Delancey in Ballard offers dinner-plate-size pizzas with crusts that practically swagger, according to Seattle Times restaurant reviewer Providence Cicero.

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In Ballard, where the food scene has an amazing vitality, the hub of the action may be Market Street, but micro dining ‘hoods are sprouting elsewhere like runners from a strawberry plant. One of them is along Northwest 70th Street east of 15th, home to A Caprice Kitchen, Honoré Bakery and Seattle’s latest pizza-parlor sensation, Delancey.

Named for a street on the Lower East Side of the city that never sleeps, Delancey is owned by Brandon Pettit and Molly Wizenberg, whose delightful food blog Orangette (a standout in an overcrowded field) chronicled their courtship, marriage and the gestation of their restaurant, which opened over the summer.

Twenty-eight-year-old Pettit is the pizzaiolo, and he looks the part. Dressed in a thin, white T-shirt, his forehead wrapped in a bandanna, he hovers over the applewood-fired oven like a helicopter parent, constantly shifting and turning the pies like the perfectionist he admits he is. (I saw him dump a pizza one night that evidently wasn’t up to his standards.)

Delancey’s pizza is not so much New York style as New York inspired. The uncooked tomato sauce has a touch of sweetness, along with garlic and oregano. The crust practically swaggers: It’s flexible, with a great chew, and withstands some serious char — the blackened, blistered edges are as poufy as a starlet’s lips.

Several pizzas are topped with a blend of fresh and aged mozzarella. Some get a dusting of grana (a mild, parmesanlike cheese), applied by servers after they emerge from the fire. In some cases servers also snip fresh basil onto the hot-from-the-oven pies: The heat releases the herb’s fragrance, but the taste stays vibrant.

The delicate dough is stretched to dinner-plate size, with toppings doled sparingly — sometimes too sparingly. With so much cheesy acreage between crumbles of house-made fennel sausage, the meat barely registered. Padrone peppers that adorned another pie were sparse, too, but a far more emphatic a presence.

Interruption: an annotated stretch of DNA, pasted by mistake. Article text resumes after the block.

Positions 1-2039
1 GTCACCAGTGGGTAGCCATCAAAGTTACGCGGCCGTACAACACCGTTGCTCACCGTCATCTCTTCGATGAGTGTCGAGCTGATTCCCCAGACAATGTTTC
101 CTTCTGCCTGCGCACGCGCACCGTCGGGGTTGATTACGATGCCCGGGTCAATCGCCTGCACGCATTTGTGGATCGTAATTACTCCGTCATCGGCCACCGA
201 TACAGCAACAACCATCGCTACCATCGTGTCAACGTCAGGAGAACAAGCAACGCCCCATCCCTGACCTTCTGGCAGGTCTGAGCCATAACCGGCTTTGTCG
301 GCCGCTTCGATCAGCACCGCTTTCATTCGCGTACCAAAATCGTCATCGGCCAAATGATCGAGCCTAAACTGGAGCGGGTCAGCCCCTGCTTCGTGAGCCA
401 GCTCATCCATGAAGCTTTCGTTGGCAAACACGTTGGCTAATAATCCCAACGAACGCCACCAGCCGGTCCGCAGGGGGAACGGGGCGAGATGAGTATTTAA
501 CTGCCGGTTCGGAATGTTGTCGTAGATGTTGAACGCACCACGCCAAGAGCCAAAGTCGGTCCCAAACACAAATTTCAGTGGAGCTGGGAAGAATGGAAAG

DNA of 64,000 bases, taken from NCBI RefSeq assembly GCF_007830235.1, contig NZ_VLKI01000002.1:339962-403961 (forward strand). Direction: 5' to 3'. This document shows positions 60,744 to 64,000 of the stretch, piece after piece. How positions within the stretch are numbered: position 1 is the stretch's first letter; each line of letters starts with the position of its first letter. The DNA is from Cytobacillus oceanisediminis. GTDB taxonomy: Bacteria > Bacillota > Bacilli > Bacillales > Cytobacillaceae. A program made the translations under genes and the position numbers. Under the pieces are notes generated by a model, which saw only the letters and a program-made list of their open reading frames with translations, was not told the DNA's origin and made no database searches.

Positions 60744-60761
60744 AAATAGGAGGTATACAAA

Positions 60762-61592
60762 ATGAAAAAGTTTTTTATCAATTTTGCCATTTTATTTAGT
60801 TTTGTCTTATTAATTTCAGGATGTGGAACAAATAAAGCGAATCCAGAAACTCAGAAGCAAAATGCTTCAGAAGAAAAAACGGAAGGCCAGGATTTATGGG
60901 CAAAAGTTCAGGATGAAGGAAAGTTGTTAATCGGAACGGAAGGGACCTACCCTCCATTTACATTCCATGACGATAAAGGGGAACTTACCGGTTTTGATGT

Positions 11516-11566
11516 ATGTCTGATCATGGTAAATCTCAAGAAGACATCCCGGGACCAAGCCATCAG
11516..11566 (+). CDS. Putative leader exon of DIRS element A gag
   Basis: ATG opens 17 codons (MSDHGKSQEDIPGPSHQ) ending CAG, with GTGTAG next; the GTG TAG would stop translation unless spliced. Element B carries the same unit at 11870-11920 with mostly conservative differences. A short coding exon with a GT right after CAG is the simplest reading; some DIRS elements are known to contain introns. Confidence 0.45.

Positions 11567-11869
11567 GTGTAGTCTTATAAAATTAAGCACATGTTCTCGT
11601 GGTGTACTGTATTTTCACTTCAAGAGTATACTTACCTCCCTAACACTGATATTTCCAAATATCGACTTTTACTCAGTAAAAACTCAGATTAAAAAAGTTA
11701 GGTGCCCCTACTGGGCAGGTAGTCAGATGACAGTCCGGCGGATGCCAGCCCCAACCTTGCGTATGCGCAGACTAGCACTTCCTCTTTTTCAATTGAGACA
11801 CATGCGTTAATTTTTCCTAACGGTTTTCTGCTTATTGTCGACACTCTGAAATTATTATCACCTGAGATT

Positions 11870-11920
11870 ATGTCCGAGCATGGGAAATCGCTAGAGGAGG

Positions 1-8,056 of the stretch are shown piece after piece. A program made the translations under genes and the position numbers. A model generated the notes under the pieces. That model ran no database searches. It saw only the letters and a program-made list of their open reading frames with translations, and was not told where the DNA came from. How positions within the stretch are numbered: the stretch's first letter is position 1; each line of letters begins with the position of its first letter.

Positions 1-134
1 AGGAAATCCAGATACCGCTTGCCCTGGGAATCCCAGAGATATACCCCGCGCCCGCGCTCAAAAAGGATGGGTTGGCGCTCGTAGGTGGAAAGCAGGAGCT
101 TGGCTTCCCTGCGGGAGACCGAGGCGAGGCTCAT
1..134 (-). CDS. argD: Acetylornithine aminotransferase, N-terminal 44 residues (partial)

A foraged mushroom and marjoram pizza, made with crème fraîche instead of tomato sauce, had no shortage of fungi, but it was my least favorite. The oven’s fierce heat dried the cream and fresh mozzarella a bit too much, though it did wonders for the lobster mushrooms and tiny chanterelles. It was the only pie that provoked an urge to reach for the little dish of salt and red-pepper flakes on the table.

One pizza will feed two, though you may not want to part with half. Frankly, none of us had trouble polishing off a whole pie, even after sharing an appetizer salad.

The gorgeous tomato, corn and basil ensemble available in September has given way to baby lettuces and radishes garnished with grana and tossed with Champagne vinaigrette. Pettit makes his own vinegars and also puts up the pickles that accent plates of salumi.

He has hopes of making fresh mozzarella someday. For now, it comes from the same Los Angeles company that supplies him with burrata. That not-quite-runny, not-quite-firm white cheese is served as a starter with laudable simplicity: a pinch of pink salt, a splash of golden-green olive oil and toasted baguette slices.

The slender, serene Wizenberg toils behind the scenes where among other things she creates compelling desserts. Her salted, bittersweet chocolate-chip cookie is iconic. Her plum crumble, new to the menu, gets the ratio of pastry to fruit just right. There’s more crumble than fruit, and she tames the sweetness and flatters the tartness with a dose of cinnamon and a dollop of her own crème fraîche.

The couple opened Delancey on a tight budget. With imagination and the help of family members who donated design expertise, they’ve made the spare double storefront visually intriguing. Cylindrical pendant lights hanging above the five-seat counter facing the pizza oven are fashioned from asparagus pickling jars. Antique cider jugs became chandeliers. Wizenberg’s framed photos add welcome color to the white dining-room walls.

Delancey may be in Ballard, but it feels very much Lower East Side.

Providence Cicero: